Zoo's animal community sees birth, death

·3 min read

Dec. 26—Like any community, the animal community at the ABQ BioPark Zoo experiences life cycle events, such as births, deaths, illness and the movement of residents in and out of the neighborhood. Here are some of the more notable events that occurred at the zoo in 2021 — the pleasant, and the not so pleasant:

The new year started out with the sad news that Azeo, the 19-year-old snow leopard, had died.

Azeo was prolific and left behind an impressive legacy, having sired 12 cubs with his former mate Kachina, and another two with his second mate Sarani. Azeo's offspring are now in zoos from Anchorage to Memphis.

January also saw Mexican gray wolves Kawi and Ryder and their seven pups transferred to a "wilding school" south of Mexico City, where they were to learn how to hunt and survive in the wild before being released into their native range in northern Mexico.

The BioPark Zoo has partnered with the U.S. Fish and Wildlife Service since 1983 on Mexican wolf conservation in an attempt to reintroduce the endangered species to their native range while restoring the genetic diversity of the animals.

In a bit of creative swapping, the ABQ BioPark Zoo in March relinquished one Malayan tiger in exchange for another — the animal's brother. The zoo transferred tiger Penari to the Bronx Zoo, while Penari's litter mate, Bunga (pronounced "Boon-ya") came from the Dickerson Park Zoo in Missouri on the same day.

This move, and the move of other zoo animals, was coordinated as part of a Species Survival Plan overseen by the Association of Zoos and Aquariums and designed to help maintain sustainable and genetically diverse animal populations.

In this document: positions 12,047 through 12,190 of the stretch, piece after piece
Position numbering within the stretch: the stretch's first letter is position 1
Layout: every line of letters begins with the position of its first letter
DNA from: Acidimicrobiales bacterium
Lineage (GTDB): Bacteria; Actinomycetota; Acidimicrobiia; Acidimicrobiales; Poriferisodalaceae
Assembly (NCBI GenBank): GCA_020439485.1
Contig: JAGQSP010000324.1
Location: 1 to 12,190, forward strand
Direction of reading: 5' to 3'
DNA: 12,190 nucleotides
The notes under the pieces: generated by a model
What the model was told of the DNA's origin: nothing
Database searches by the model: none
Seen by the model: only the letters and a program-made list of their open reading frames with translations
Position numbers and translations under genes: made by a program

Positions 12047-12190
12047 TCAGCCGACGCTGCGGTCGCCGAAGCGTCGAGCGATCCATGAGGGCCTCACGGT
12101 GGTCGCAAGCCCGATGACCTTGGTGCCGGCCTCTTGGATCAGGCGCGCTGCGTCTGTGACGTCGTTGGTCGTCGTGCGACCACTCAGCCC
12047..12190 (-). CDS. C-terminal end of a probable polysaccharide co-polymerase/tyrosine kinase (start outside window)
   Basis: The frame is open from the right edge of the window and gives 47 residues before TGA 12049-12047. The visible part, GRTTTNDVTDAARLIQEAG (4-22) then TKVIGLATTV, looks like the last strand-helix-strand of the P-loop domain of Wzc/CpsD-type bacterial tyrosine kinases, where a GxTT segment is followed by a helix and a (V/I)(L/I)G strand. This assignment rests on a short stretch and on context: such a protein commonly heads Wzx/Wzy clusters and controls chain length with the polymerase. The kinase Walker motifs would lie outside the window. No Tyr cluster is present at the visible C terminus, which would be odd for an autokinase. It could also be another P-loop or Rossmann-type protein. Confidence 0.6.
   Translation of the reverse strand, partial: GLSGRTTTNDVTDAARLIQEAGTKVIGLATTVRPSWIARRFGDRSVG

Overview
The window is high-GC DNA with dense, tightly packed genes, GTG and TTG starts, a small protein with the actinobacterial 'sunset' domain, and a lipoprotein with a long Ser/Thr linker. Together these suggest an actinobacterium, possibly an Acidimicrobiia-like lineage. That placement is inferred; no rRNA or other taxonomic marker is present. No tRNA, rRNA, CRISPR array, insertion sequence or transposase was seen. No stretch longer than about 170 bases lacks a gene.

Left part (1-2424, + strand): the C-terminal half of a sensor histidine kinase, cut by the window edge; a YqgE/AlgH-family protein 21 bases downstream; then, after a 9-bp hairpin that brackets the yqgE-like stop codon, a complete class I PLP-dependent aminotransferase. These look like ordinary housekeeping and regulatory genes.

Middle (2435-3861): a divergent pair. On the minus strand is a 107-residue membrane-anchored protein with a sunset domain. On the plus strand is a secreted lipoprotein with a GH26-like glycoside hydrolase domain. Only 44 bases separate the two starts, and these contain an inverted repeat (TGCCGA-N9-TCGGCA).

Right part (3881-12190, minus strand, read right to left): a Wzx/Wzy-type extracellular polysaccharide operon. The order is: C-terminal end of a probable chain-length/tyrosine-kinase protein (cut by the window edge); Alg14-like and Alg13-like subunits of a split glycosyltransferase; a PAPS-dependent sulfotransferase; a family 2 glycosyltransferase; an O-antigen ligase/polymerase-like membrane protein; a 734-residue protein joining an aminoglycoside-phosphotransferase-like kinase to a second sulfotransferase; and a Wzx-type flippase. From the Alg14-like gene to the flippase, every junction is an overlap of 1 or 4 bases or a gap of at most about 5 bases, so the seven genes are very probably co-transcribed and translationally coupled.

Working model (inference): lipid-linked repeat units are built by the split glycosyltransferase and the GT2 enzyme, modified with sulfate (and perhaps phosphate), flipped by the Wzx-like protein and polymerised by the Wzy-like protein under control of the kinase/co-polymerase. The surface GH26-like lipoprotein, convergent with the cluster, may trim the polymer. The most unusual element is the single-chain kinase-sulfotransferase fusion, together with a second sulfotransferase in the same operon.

The critically endangered Malayan tiger is native to the southern and central parts of the Malay Peninsula in Southeast Asia.

In another shuffling of zoo residents, Marcus, a 35-year-old male western lowland gorilla and the dominant silverback at the zoo, where he has resided since 1987, was transferred in April to another zoo in the West. Taking his place was Kojo, a 19-year-old male from the Smithsonian National Zoo in Washington, D.C. Western lowland gorillas are critically endangered. They are native to a number of countries in central, western and equatorial Africa.

In June, a male siamang, Rue, was born to 30-year-old mother Johore and 32-year-old father Brian. The baby joined 4-year-old brother Eerie. Siamangs are an endangered species native to the tropical rainforests of Indonesia and Malaysia.

In July, female hippopotamus Matilda was born. The pairing of 19-year-old mother Karen with 47-year-old father Moe. The pregnancy, however, was unexpected because Karen had been placed on birth control. Hippos, which are classified as vulnerable, are native to sub-Saharan Africa, with the largest populations found in Zambia, Tanzania, Botswana and South Africa.

In early August, zoo veterinarians began seeing zoo primates become sick with the shigella bacteria, whose symptoms include diarrhea, vomiting, abdominal cramping, loss of appetite and sometimes fever.

Over the following two months, four primates died: Huerfanita, a 48-year-old female western lowland gorilla, and siamangs Brian, Johore and baby Rue. Because siamangs are extremely social and vocal creatures who form long-term family bonds, Eerie, the zoo's sole remaining siamang, was moved to a new zoo to join another siamang group.

The October ribbon cutting for the new elevated Elephant Overlook deck signaled the completion of Phase 1 of the zoo's new Asia exhibit. Phase 2 of construction is ongoing and is expected to be completed by December 2022.

Thorn, a 3-year-old male elephant at the BioPark Zoo, died early Christmas Day from elephant endotheliotropic herpesvirus, which causes hemorrhagic disease. All elephants can carry EEHV in a latent state through their entire lives, and it is not known why the virus sometimes becomes active.

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